Elizabeth Rolls Talks About Lord Braybrook’s Penniless Bride

The Riskies welcome back Elizabeth Rolls whose next Harlequin Historical, Lord Braybrook’s Penniless Bride, will be in bookstores in June. Elizabeth comes to us all the way from Down Under!

Elizabeth will give away one copy of the book to one lucky commenter chosen at random.

Elizabeth, tell us about Lord Braybrook’s Penniless Bride.

Hi everyone! Thanks for having me to visit again. You want to hear ALL about Braybrook and Christy? LOL! Just a little bit maybe. This is the story of a man who has a mental list, enumerated by his stepmother in front of the heroine, of the attributes he requires in a bride . . . and how he ends up having to marry Christy Daventry who embodies none of said attributes. Christy is a woman with only one thing to depend on – herself. She is capable, intelligent and more than aware that a man like Braybrook can only want one thing from a woman like her. She is also aware of her own deepest vulnerability- her loneliness.

How does Lord Braybrook’s Penniless Bride fit in with your previous books?

Braybrook was really an accidental character. He first appeared in His Lady Mistress and originally I intended him to be a bit of a rat bastard, in Anne Stuart’s immortal phrase. But he refused to behave badly and turned out to be rather nice. Still, he only had one scene, and a very minor part at that. Then I started writing A Compromised Lady and there he was again. This time muscling his way in on the action right from the start. I was starting to find out a little bit more about him and before I knew where I was, parts of his story were coming to me, so I wrote them down before I could forget them. The early parts of Lord Braybrook’s Penniless Bride were written at much the same time as parts of ACL. It turned out though, that the characters from the earlier books didn’t show up at all in this story. That surprised me, but the story just didn’t work out that way.

Did you come across any interesting research while you were writing the book?

I did quite a bit of reading up on illegitimacy. The situation for illegitimate children was really horrible. A child born out of wedlock had no legal rights of inheritance AT ALL. They were considered Filius Nullius – child of no one. There was absolutely nothing in the legal system to protect such children or force the father to take responsibility. Of course in those days there was no way to prove beyond all possible doubt that the father was the father. Children born into this situation were considered literally tainted. Julian’s actions are, I have to admit, historically fairly unlikely both in regard to Christy and Nan Roberts. What can I say? The man’s a hero. I had a weird experience with the last part of the book in terms of research. I really didn’t know how to end the story, and tie everything up so that Julian’s altered attitudes were believable. Not for the reader, but for Christy. Most of it was in place, but I needed some sort of context for him to make that final declaration. Not to force it, but to give it form. In the end I found a couple of books on antique toys and nursery furniture – talk about a blinding revelation! The moment I had those books in my hands I had my final scene. (Literally. I’d barely opened them except to check they covered the right period.) It’s completely sappy and sentimental, the rocking horse owes more than a passing swish of the tail to the Skin Horse in The Velveteen Rabbit, but I love it!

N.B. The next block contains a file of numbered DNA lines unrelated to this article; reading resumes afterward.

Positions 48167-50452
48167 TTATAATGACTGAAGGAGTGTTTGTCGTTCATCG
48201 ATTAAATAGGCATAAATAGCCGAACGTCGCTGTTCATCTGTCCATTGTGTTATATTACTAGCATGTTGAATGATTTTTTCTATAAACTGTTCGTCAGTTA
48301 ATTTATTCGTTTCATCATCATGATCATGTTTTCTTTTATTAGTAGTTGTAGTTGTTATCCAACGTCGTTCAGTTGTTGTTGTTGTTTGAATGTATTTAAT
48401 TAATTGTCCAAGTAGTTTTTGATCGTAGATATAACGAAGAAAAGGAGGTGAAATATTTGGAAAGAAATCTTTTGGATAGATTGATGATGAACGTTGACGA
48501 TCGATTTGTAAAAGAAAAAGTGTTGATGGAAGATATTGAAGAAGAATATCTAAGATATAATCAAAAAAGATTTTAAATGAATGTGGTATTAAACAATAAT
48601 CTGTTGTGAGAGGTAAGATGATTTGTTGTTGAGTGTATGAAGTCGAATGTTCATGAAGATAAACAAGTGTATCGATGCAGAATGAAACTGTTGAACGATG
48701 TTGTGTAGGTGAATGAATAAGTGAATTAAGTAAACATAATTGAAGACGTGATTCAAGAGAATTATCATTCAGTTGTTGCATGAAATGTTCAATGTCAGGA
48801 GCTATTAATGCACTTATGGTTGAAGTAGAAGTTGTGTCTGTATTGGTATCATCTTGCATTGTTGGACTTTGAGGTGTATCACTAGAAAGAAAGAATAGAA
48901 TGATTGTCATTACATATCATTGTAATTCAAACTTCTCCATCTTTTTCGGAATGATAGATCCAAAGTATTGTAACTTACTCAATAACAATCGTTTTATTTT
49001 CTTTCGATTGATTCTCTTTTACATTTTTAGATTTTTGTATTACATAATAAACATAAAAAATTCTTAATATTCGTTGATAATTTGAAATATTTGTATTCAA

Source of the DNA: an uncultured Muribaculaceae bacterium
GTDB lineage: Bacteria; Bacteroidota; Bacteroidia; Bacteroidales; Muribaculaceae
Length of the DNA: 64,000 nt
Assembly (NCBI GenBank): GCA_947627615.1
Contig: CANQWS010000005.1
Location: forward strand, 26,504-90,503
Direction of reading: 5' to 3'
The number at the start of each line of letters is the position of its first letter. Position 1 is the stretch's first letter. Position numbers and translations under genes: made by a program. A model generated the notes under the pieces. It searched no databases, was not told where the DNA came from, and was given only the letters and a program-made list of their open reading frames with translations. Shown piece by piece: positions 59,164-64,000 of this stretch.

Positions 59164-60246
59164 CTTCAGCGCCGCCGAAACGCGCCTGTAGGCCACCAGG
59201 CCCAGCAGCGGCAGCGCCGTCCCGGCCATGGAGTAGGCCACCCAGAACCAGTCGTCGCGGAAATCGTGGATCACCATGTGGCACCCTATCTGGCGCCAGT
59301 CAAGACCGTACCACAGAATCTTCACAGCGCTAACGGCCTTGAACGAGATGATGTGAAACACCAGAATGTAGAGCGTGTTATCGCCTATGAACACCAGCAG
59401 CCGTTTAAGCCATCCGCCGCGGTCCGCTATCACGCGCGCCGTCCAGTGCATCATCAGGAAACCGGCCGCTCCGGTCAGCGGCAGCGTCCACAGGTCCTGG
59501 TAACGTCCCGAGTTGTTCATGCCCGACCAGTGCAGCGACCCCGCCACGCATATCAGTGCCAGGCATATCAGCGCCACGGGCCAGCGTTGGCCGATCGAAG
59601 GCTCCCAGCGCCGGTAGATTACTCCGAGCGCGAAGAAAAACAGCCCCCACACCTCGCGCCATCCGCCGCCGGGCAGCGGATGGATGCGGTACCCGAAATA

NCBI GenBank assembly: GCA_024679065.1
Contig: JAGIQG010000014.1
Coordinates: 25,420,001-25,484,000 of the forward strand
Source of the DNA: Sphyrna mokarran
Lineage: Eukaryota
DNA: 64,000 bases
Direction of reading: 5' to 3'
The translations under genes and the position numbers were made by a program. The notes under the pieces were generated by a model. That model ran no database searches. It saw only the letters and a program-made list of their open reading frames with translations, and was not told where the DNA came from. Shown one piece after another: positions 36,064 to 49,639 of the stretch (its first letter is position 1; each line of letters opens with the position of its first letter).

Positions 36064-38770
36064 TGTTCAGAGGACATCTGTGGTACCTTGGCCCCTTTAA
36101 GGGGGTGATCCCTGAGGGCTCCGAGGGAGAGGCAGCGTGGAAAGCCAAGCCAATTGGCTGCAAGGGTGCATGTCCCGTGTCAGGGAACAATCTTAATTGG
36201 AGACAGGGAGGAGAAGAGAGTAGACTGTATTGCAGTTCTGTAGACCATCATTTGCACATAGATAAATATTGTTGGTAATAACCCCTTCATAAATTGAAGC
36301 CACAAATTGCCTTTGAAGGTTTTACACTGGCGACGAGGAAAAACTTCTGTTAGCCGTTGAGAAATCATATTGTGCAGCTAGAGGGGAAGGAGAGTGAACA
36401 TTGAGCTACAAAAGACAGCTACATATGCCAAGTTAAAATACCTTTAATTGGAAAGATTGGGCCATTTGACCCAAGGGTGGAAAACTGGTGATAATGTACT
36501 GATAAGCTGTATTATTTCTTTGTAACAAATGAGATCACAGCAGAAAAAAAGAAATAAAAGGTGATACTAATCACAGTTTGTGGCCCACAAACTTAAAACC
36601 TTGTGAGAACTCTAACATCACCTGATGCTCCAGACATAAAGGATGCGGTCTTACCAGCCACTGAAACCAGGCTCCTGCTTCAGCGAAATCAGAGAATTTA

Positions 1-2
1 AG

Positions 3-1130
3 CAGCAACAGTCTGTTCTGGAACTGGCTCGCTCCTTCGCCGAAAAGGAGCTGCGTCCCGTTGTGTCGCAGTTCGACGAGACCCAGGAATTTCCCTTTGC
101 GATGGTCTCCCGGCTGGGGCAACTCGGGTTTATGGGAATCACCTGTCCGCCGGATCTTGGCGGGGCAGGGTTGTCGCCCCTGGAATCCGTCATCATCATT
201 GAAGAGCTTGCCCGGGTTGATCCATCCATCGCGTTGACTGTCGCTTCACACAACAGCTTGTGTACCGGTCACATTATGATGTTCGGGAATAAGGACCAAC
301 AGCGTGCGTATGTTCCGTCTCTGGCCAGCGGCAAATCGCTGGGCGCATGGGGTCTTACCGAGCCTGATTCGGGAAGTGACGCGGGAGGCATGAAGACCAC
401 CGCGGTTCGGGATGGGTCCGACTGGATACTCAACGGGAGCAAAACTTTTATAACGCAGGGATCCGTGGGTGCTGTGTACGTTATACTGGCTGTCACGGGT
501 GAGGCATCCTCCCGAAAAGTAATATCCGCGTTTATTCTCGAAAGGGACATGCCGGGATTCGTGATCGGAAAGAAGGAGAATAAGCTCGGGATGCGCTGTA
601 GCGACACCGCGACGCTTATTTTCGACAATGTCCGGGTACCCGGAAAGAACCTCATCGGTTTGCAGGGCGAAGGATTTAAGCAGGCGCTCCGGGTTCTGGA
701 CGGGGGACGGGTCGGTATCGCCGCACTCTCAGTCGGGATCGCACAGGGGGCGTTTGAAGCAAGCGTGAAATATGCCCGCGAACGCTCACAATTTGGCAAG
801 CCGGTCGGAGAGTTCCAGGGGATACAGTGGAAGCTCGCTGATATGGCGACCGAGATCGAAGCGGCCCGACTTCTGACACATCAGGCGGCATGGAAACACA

What is risky about Lord Braybrook’s Penniless Bride?

Risky?? Hmm. The risky part is that Christy is not your average well-bred heroine. That in itself is perhaps not risky, but Braybrook’s initial attitude towards her is typical of his time and rank, and is, as she later points out to him, deeply hypocritical. He is attracted to her, but because she is so far beneath him in the social scale he views her purely as mistress material. However, he is forced by circumstance and Christy’s nature to change his mind. I don’t want to give too much away in terms of spoilers, but he is also very much of his time in his attitude towards illegitimacy and some may find his initial views on this somewhat confronting. Possibly also those who don’t like children in a romance may find Braybrook’s youngest siblings annoying, so be warned if you are in that category. The man has a family and his story turned out to be very much about the importance of family and just what family involves. Braybrook’s conflict is that he is torn between what received social wisdom tells him he should feel about Christy, and what his heart is telling him.

What’s next for you?

I’m battling on with the next book. This one is a bit of a departure for me – a murder mystery. Don’t get too excited just yet. Murder is easy, but the plotting of the whole thing is giving me hell. I mean figuring out what happens is fine – the tricky bit is trying to make sure it isn’t obvious for the reader! Right now I’m hung up on the significance of a snuff box . . . This one is Regency set, but after that I have an idea for a Restoration story. So I’m reading about the English Civil War and the Restoration, and the 17th century generally. Lots of reading on both sides, Parliament and Royalist. I’m finding the differences and conflicts in religious thought fascinating, which may give the story a very different flavour to what I’ve written in the past. It’s hard to say at the moment. So far I have a premise and two characters and a couple of rough, VERY rough – did I say ROUGH? – scenes. It feels good though, but no doubt by the time I’m fully into the writing it will drive me mad! It’s nice to be doing something a little different though. I love Regency and will definitely come back to it, but this story doesn’t fit into a Regency setting and I really, really want to write it. I guess though I won’t be able to come back here and tell you all about that one – unless you want to make the blog Risky Regencies AND Restoration Drama for a day!